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Ground-Based Interceptor

From Wikipedia, the free encyclopedia

Ground-Based Interceptor
OBV GBI 1.jpg
A Ground-Based Interceptor loaded into a silo at Fort Greely, Alaska, in July 2004
TypeAnti-ballistic missile
Place of originUnited States
Service history
Used byUnited States Army
Production history
ManufacturerOrbital Sciences Corporation, Raytheon, Boeing Defense, Space & Security
Mass21,600 kg [1]
Length16.61 m [1]
Diameter1.28 m [1]


The Ground-Based Interceptor (GBI) is the anti-ballistic missile component of the United States' Ground-Based Midcourse Defense (GMD) system.

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  • ✪ Missile defense two-stage interceptor launch
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  • ✪ How It Works: Midcourse Discrimination



This interceptor is made up of a boost vehicle, constructed by Orbital Sciences Corporation, and an Exoatmospheric Kill Vehicle, built by Raytheon. Integration of these is performed by Boeing Defense, Space & Security.[2]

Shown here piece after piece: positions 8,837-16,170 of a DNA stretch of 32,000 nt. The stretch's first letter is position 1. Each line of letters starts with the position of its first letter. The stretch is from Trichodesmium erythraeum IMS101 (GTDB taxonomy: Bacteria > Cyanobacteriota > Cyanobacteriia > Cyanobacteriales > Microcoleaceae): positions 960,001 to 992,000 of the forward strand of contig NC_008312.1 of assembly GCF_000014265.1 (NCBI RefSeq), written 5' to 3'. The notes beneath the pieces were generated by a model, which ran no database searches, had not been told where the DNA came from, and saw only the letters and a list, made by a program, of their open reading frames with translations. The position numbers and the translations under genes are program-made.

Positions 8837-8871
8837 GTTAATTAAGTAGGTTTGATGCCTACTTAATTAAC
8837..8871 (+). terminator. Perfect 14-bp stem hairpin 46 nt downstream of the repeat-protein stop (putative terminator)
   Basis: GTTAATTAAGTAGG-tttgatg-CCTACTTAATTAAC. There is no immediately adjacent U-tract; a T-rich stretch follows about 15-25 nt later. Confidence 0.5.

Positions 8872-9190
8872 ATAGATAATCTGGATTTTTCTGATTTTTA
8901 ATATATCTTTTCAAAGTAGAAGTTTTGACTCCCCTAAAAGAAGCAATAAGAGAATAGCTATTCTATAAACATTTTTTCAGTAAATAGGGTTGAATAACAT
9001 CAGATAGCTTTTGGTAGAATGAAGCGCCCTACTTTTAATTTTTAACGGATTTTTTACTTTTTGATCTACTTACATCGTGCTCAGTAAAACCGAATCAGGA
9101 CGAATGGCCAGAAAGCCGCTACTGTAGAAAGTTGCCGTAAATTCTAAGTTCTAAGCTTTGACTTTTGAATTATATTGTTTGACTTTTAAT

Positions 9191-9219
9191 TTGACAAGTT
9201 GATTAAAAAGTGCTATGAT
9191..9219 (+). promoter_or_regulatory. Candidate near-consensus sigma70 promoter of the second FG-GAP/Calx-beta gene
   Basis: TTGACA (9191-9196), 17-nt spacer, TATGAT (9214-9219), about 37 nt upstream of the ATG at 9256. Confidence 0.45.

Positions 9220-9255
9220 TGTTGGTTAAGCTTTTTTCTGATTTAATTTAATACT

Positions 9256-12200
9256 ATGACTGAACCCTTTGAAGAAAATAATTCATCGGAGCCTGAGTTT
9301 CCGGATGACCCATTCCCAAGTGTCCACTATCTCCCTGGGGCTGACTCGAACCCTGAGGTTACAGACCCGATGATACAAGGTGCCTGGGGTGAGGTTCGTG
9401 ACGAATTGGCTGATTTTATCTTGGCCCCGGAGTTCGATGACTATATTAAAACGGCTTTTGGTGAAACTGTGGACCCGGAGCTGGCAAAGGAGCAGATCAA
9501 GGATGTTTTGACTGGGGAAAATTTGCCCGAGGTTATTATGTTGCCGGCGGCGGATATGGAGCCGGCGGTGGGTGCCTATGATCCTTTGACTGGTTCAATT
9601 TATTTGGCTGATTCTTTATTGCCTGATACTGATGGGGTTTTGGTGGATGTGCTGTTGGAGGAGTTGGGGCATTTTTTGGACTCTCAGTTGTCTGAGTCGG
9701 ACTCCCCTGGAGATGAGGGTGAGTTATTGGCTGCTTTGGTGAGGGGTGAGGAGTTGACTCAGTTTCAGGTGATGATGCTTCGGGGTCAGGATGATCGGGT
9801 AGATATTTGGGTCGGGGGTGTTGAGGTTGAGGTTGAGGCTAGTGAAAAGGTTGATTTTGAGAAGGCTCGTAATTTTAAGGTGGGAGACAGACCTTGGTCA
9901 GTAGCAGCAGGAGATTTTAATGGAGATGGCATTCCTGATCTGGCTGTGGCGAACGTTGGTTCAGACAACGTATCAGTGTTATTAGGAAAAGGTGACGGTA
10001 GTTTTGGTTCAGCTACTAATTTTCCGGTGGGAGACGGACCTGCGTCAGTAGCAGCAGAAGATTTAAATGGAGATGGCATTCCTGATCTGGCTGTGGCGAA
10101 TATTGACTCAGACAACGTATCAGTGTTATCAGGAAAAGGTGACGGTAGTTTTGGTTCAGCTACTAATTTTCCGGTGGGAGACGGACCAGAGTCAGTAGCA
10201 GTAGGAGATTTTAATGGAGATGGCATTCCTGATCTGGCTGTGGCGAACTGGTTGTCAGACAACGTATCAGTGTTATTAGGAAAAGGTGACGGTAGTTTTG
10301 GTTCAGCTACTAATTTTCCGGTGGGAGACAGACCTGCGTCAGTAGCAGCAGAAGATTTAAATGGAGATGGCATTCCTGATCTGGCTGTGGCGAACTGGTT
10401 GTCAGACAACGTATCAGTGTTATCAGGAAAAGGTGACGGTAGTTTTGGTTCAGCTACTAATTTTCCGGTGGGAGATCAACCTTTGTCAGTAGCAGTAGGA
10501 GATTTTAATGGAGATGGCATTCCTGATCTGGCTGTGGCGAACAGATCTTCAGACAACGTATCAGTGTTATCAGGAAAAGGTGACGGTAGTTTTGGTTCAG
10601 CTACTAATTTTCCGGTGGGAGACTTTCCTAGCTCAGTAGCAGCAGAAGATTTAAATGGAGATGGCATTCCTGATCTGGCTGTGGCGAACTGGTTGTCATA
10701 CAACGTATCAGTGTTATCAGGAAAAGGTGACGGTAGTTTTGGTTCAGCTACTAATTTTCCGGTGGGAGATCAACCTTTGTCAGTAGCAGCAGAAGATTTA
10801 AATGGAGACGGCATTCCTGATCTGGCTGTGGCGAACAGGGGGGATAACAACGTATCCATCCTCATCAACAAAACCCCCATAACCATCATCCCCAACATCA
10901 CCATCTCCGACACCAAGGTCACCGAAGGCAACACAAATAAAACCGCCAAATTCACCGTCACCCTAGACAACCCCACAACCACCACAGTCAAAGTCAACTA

The three-stage Orbital Boost Vehicle (OBV)[3] uses the solid-fuel rocket upper stages of the Taurus launcher.[4] The interceptor version deployed in the U.S. has three stages. A two-stage version was successfully tested in 2010 for use in Europe's NATO missile defence as a backup option to the preferred Aegis System Standard Missile 3.[5]

A total of 64 interceptors are planned:[6] 30 interceptors were deployed at the end of 2010 at Fort Greely, Alaska and Vandenberg Air Force Base in California.[7] with fourteen additional missiles deployed by 2017, and 20 more GBIs planned. Since 2006, the Missile Defense Agency conducted seven intercept tests with the operationally configured missile, four of which were successful.[8][9]


  1. ^ a b c Jim O'Halloran (15 Jan 2014). Jane's Weapons 2014/2015: Strategic (PDF). Jane's Information Group. p. 243. ISBN 978-0710631077.
  2. ^ "Fact sheet: GMD Boost Vehicle" (PDF). Orbital Sciences Corporation.
  3. ^
  4. ^ William Graham (27 June 2013). "Orbital's Pegasus XL successfully lofts IRIS spacecraft". NASA. The Orbital Boost Vehicle, developed for the US military’s Ground Based Interceptor program, uses the upper stages of the Taurus
  5. ^ Turner Brinton (June 7, 2010). "Two-Stage Interceptor Missile Succeeds in First Flight Test". Space News. Retrieved February 8, 2015.
  6. ^ David Vergun, (February 22, 2019) DOD official describes missile defense strategy
  7. ^
  8. ^
  9. ^ Staff Sgt. Zachary Sheely (April 5, 2019)  National Guard Soldiers at forefront of most significant test in missile defense history

External links

This page was last edited on 11 September 2020, at 00:15
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